Posted by: Diane Langton/SourceMedia Group News | March 27, 2009

Red River’s last record crest – 1897

            The Red River’s previous record crest in Fargo, N.D., was 40.1 feet in 1897.

            Most of the flood news at the time focused on the Mississippi Valley flooding that was not only devastating thousands of acres of land, but had taken many lives.

            President McKinley sent an appeal for aid to Congress that began:

            “Information which has recently come to me from the governors of Arkansas, Mississippi and Louisiana, and prominent citizens of these states and Tennessee, warrants the conclusion that there is widespread distress, involving the destruction of a large amount of property and loss of life, resulting from the floods which have been submerging that section.

            “These are stated on reliable authority to be the most destructive floods that ever devastated the Mississippi valley, the water being much higher than the highest stage it ever reached before.”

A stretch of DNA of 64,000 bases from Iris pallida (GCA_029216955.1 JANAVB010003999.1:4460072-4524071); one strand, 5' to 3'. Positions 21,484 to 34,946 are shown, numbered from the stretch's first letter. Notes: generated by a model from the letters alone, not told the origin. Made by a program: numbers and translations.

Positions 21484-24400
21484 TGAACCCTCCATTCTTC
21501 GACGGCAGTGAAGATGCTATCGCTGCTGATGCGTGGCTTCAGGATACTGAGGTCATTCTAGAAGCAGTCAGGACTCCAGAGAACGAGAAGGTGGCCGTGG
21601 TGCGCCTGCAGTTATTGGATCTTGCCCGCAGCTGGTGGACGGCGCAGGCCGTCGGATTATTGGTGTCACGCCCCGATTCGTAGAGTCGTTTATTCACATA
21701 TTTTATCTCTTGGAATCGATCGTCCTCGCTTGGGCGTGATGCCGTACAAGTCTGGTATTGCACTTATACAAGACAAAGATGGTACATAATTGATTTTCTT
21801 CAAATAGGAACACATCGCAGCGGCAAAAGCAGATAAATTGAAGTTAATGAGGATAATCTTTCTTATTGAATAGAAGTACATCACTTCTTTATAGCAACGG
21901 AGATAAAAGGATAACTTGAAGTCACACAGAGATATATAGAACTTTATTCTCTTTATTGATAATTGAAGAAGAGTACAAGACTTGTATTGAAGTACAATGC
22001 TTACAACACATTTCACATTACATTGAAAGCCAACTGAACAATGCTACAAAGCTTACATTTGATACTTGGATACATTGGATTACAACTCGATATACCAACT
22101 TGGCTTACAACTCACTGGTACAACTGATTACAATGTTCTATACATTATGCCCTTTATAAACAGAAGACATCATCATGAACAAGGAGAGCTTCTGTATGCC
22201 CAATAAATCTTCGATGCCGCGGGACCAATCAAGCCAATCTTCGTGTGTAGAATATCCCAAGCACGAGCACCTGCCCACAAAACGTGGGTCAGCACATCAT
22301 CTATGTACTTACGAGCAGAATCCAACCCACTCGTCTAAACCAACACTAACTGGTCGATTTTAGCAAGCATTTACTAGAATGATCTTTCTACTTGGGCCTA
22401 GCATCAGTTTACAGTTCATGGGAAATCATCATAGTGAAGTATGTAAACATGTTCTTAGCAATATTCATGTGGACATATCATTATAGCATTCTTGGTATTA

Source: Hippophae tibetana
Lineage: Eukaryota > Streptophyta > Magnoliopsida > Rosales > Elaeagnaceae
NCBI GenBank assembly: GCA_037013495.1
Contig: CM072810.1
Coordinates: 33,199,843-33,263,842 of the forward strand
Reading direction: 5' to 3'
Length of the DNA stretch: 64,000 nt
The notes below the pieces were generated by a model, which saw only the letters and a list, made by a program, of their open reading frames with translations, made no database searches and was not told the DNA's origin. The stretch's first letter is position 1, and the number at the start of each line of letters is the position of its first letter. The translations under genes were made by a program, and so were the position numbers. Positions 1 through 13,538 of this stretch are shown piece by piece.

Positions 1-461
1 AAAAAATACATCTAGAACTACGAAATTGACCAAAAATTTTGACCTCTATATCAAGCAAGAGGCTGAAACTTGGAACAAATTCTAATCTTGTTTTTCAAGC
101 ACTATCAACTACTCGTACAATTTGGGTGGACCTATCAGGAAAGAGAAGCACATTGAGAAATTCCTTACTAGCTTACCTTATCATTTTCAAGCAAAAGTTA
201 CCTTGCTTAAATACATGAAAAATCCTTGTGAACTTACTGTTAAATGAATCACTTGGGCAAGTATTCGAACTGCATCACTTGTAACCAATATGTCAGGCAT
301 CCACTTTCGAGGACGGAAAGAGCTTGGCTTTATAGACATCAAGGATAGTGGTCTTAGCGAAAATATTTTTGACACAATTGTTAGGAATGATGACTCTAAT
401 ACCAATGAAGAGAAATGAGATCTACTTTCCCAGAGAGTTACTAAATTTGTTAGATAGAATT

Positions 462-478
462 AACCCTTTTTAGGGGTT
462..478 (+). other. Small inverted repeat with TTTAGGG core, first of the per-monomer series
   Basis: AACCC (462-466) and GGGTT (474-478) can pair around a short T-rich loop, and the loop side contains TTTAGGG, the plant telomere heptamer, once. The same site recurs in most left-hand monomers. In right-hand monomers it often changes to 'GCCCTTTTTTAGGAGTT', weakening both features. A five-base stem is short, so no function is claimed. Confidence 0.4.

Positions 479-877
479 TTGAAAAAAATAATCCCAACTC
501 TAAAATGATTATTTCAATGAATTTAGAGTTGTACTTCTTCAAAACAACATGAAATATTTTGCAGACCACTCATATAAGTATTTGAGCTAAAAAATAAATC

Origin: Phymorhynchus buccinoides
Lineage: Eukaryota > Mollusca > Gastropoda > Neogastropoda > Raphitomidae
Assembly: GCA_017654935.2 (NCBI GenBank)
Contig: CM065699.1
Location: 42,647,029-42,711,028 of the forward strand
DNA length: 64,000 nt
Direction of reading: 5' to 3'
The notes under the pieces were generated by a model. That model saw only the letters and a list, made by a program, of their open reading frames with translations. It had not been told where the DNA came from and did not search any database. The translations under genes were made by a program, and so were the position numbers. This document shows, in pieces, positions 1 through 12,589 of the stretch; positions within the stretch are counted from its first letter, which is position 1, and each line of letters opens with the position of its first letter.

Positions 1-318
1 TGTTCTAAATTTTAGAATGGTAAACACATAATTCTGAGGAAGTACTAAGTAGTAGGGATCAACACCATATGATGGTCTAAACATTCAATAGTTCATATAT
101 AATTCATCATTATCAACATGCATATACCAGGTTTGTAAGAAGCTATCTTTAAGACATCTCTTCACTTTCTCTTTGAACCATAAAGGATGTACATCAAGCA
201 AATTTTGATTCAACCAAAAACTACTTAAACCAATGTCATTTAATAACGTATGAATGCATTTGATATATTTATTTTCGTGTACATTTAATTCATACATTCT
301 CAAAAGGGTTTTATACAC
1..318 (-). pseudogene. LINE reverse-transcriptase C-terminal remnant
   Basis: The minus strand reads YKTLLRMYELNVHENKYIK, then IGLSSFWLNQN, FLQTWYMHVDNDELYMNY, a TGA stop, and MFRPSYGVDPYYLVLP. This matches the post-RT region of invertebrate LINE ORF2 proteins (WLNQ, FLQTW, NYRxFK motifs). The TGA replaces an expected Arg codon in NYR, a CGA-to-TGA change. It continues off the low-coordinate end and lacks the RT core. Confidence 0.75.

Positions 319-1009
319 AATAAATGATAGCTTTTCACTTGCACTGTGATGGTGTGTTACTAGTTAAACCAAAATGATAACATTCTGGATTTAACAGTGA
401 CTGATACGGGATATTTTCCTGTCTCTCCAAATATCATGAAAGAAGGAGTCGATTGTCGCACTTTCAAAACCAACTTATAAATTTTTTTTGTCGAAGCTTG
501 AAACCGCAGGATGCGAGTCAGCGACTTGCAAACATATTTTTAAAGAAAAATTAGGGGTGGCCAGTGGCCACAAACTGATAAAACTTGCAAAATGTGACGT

Congress immediately responded to the President’s request with an appropriation of $200,000 that “will include the Red River of the North.” President McKinley signed the relief resolution.

            How long did this take — from presidential request to signature?

            One day, April 7, 1897, the same day the Red River crested in Fargo.

            By April 8, The Cedar Rapids Evening Gazette reported:


“River is Receding, But Hundreds of People are Penniless

            “Fargo, N.D., April 8 – The water is receding and the danger point has passed in one of the greatest floods the city has ever known. Hundreds of people are destitute. The relief committee is doing all in its power for them. The secretary of war has wired Mayor Johnson asking the amount needed for immediate relief. The mayor replied that $10,000 was necessary.”


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